My last few posts have been riffs on re-imagining our approach to evangelizing a whole cultural-geographical area. Missio-mandering introduced our Union’s approach to administrative regions and discussed whether the limitations of the current system might be alleviated by redistricting. This may seem like a purely political question but for rural pastors geographical proximity to partners is a key factor in our ability to share resources and opportunities. Our mission field demands more than any one church can account for on its own, particularly if the church is small or isolated. Bottles or Pipes was a video post which tried to paint a picture of the way in which congregational networks might share resources and even reimagine membership in order to collaborate on missional goals and work for the transformation of the believers in their care.
One critical question that arises as we reimagine the way in which churches might collaborate on mission is leadership. Who will in fact be doing the work of connecting, sharing and nurturing this ministry network?
One obvious approach is to start with pastors. In our union’s existing partnership network pastors identify their partners and nurture the links their church needs at any given time. Those partnerships may simply provide companionship or they may involve more active resource sharing and collaboration. Whatever the case may be, when every congregation’s local partnership connections are considered together, they form a spiderweb-like partnership network. Regions where the network is more dense and active tend to be more missionally effective while regions with sparse connections tend to be much weaker in their regional witness. (I discuss this partnership network in depth in an upcoming article entitled “Miracle of the Mundane”.) My Bottles and Pipes post suggested that regional mission would benefit greatly from congregations which have a clear sense of their own missional calling, understand the minimum institutional requirements needed to fulfill it and are actively sharing resources with other churches.
Unfortunately, there are two problems with starting with pastors. The first is that rural Estonia is likely 10-15 years away from a severe pastor shortage, something I will be discussing in my next series: “Pensively Pastoral”. While it is always important to be recruiting and preparing the next generation of pastors, by the time this crisis begins to play out we need to have theology, structures and strategies in place to continue essential missional and congregational functions. If networked mission is essential we need means of ensuring network vitality that does not depend on having a pastor representing every church. Second, even when a pastor is present, church-based ministry is not always aware of the wider missional needs and movements in which it is embedded. A church pastor might arrange partnerships according to the church’s needs, but may miss important opportunities to connect in ways that would have strategic impact on the region.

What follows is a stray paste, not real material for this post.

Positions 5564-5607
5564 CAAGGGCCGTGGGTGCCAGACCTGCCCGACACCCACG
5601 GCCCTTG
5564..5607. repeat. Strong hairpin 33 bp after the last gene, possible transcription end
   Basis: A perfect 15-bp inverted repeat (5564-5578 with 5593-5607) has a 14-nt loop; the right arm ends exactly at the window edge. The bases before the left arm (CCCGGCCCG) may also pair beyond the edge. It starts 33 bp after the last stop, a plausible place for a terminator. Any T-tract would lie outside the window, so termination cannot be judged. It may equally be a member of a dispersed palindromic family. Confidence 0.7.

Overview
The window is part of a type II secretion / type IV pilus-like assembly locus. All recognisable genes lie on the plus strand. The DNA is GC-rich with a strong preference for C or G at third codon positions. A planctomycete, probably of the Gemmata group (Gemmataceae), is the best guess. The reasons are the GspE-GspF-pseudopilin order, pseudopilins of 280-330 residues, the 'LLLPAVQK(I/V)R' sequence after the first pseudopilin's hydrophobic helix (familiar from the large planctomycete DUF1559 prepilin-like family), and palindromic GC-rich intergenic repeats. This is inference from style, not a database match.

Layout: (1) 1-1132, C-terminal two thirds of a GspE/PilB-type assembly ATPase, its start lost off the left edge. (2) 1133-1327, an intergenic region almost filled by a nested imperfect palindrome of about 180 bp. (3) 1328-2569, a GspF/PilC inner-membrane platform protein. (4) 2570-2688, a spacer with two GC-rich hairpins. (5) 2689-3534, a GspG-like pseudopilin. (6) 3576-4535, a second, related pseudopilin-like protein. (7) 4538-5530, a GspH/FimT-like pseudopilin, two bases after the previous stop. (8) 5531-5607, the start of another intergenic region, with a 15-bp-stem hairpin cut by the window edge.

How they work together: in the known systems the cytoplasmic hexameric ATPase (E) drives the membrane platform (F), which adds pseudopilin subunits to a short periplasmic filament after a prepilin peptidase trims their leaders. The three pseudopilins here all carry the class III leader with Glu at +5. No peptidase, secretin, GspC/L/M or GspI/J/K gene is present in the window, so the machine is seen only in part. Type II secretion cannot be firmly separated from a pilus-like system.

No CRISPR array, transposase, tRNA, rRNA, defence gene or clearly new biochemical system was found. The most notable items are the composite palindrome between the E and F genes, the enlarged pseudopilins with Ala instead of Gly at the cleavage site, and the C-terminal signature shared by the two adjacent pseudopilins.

Another way to approach the problem is to start from the Union. Regional representatives and Union-level workers have the advantage of viewing the missional landscape from a bird’s eye view. This involves seeing not only congregations within the Union but also ecumenical, organizational and even international players. While a local body is likely to be occupied with soul care, discipleship, teaching and crisis mitigation, regional “super-visors” enjoy the advantage of an overview. However, the current state of things in our Union also works against assigning missional networking to the administrative strata. Because regional elders are typically also local church pastors (and at times bivocationally so) they are limited in their capacity to actively develop and leverage network connections. While our regions serve the function of representation, fellowship, support and mission, the first two easily exhaust the capacity of regional elders. So if the development of directed missional flow across the partnership network is indeed a strategic advantage, to whom can we assign this area of focus?